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Is Pop Art Celebration Or Critique Film Studies Essay

Paper Type: Free Essay Subject: Film Studies
Wordcount: 2465 words Published: 1st Jan 2015

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Pop-art was an art movement that emerged in America and Britain in the mid 50s and culminated between 1960 and 1965. Pop art was a result of a post war era and a sudden influx of mass production and popular culture. Pop art included images from popular culture such as consumer goods, magazines and advertisements as opposed to more serious elitist culture art like abstract expressionism. It was used as a bridge between contemporary life and art, often using found images/objects and a tendency toward using mechanical rendering/production techniques.

In Britain:-

Independent group

In 1952, a collection of artists in London by the name of “the Independent Group” began to meet regularly to discuss topics such as the found object, science and technology and mass culture’s place in fine art. Members in the group were, Eduardo Paolozzi, Richard Hamilton, architects Alison and Peter Smithson, and critics Lawrence Alloway and Reyner Banham. In the early 1950s Britain was still escaping the austerity of the post-war years, and the British citizens were dubious about American popular culture. Although the group was suspicious of the American commercial character, they were still enthusiastic and excited about the fruitful world popular culture seemed to promise for the future. The material, mainly in images they discussed at length were of that found in Western movies, comic books, science fiction, automobile design, billboards, and rock and roll music.

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Richard Hamilton

Richard Hamilton was a big name in pop art in Britain, with his famous collage “just what is it that makes todays homes so different, so appealing” which was produced for “ThisIsTomorrow”‘s catalogue. Richard was part of the Independent Group that had sensed post war culture would be democratically inclusive and accessible and argued that art should follow suit. The independent group also aimed toward removing the academia behind modern art such as high art like Rothko’s “light red over black” and toward a more figurative, unambiguous language of art portrayed in the transparent language of advertising and iconography. This new art didn’t need particularly skilled or difficult process’ to be produced and tried to link the realms of art and everyday life.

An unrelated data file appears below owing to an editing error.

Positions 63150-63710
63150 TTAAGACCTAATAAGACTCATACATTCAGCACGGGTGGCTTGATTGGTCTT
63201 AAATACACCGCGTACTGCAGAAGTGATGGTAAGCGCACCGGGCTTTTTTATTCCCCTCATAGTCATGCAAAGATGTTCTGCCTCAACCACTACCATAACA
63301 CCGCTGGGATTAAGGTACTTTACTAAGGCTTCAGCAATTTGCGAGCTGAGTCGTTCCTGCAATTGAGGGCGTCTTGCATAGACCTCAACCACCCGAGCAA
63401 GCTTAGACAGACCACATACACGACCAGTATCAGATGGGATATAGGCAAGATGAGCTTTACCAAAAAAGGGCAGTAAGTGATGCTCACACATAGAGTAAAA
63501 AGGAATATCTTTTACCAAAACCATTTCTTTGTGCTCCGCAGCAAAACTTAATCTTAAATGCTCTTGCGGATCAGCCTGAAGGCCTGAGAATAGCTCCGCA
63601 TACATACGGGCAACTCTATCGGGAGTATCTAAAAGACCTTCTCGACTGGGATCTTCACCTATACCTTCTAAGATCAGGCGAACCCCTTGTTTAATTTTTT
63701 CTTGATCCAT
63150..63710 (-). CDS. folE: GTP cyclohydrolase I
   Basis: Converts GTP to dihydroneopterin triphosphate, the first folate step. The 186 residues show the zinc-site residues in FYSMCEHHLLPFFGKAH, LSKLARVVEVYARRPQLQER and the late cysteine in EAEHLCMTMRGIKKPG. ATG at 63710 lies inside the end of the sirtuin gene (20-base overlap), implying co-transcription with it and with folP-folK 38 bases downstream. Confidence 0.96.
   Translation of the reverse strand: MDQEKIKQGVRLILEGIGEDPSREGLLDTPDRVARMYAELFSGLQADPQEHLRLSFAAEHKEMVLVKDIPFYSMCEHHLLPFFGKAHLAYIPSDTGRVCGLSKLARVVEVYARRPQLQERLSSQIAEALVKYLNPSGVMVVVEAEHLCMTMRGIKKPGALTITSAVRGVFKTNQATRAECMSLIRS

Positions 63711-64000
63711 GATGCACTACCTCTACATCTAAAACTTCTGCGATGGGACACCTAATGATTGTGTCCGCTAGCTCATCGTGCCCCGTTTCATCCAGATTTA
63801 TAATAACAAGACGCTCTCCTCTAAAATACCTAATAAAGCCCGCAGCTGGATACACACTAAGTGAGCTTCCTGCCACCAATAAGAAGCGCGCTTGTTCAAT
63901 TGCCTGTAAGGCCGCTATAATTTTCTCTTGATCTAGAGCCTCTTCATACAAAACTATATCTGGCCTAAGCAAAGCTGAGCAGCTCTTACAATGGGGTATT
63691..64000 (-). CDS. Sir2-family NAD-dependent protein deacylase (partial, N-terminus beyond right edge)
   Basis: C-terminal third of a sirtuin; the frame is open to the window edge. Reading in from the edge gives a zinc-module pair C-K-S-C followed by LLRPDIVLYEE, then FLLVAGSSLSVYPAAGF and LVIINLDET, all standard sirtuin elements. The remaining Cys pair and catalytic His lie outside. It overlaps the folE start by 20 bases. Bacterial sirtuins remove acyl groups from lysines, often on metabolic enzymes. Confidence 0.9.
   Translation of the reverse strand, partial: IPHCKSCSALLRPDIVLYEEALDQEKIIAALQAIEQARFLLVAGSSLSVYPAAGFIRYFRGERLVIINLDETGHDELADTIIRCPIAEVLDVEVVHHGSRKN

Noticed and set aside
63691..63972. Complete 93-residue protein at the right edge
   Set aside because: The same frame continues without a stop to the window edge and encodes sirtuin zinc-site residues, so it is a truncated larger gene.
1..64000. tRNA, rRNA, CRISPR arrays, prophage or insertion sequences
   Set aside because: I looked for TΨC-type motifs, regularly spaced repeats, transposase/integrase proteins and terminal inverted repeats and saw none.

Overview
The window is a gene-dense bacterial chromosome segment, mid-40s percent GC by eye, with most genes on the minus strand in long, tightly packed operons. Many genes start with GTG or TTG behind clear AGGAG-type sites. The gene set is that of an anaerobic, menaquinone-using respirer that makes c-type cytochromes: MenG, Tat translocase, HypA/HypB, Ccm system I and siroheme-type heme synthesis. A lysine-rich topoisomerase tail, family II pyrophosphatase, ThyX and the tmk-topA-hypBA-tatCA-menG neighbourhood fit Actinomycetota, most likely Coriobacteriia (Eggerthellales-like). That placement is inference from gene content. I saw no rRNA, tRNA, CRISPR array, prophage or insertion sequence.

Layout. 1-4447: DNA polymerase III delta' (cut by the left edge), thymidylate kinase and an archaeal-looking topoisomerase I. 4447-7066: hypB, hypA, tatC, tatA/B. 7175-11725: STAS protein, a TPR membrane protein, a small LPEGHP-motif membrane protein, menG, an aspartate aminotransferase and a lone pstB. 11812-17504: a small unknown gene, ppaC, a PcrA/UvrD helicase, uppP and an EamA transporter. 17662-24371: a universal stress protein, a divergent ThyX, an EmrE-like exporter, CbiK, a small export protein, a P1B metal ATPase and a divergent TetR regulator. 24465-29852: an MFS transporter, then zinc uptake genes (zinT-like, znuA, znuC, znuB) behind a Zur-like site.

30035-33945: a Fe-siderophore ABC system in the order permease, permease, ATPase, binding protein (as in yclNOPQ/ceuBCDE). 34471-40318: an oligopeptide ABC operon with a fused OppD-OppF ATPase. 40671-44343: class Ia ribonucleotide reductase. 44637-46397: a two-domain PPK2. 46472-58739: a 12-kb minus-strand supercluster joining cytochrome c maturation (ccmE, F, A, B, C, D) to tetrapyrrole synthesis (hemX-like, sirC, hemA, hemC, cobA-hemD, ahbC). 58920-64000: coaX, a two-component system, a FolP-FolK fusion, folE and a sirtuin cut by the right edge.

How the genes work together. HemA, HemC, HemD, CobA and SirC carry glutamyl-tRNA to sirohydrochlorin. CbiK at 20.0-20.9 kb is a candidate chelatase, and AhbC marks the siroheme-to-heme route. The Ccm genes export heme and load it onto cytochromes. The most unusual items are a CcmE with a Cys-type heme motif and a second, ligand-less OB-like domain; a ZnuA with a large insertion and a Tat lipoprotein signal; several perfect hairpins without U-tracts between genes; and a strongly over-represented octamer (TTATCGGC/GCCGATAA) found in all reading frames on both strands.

The interchange-ability between advertising and art allowed Richard to show viewers that modern art repeatedly celebrated physical pleasure and inspiration was often gathered from previous movements. Hamilton stated that this New art, should be: “Popular, transient, expendable, low cost, mass produced, young, witty, sexy, gimmicky, glamorous and big business!” this subsequently laid down the path for the movement

Just What is it That Makes Todays Homes so Different, So Appealing?

In this piece Richard Hamilton used popular images and symbols as a gateway or library to explore the interior of a house of that time and to comment on the swift and important change in the way of everyday life. Just what is it that makes today’s homes so different, so appealing? Is so iconic because it was created during an era in which all people internationally and worldwide became leisure shoppers, watchers of television, drivers of cars, and “disposable” buyers. At the same time, the boundaries between old world civilizations and of international politics were disintegrated by capitalism; a few countries made the choice to adopt the trimmings of that economic system without inviting its basic values of competition, efficiency, legitimacy of profit, which all ultimately make the consumerist structure work and mature properly.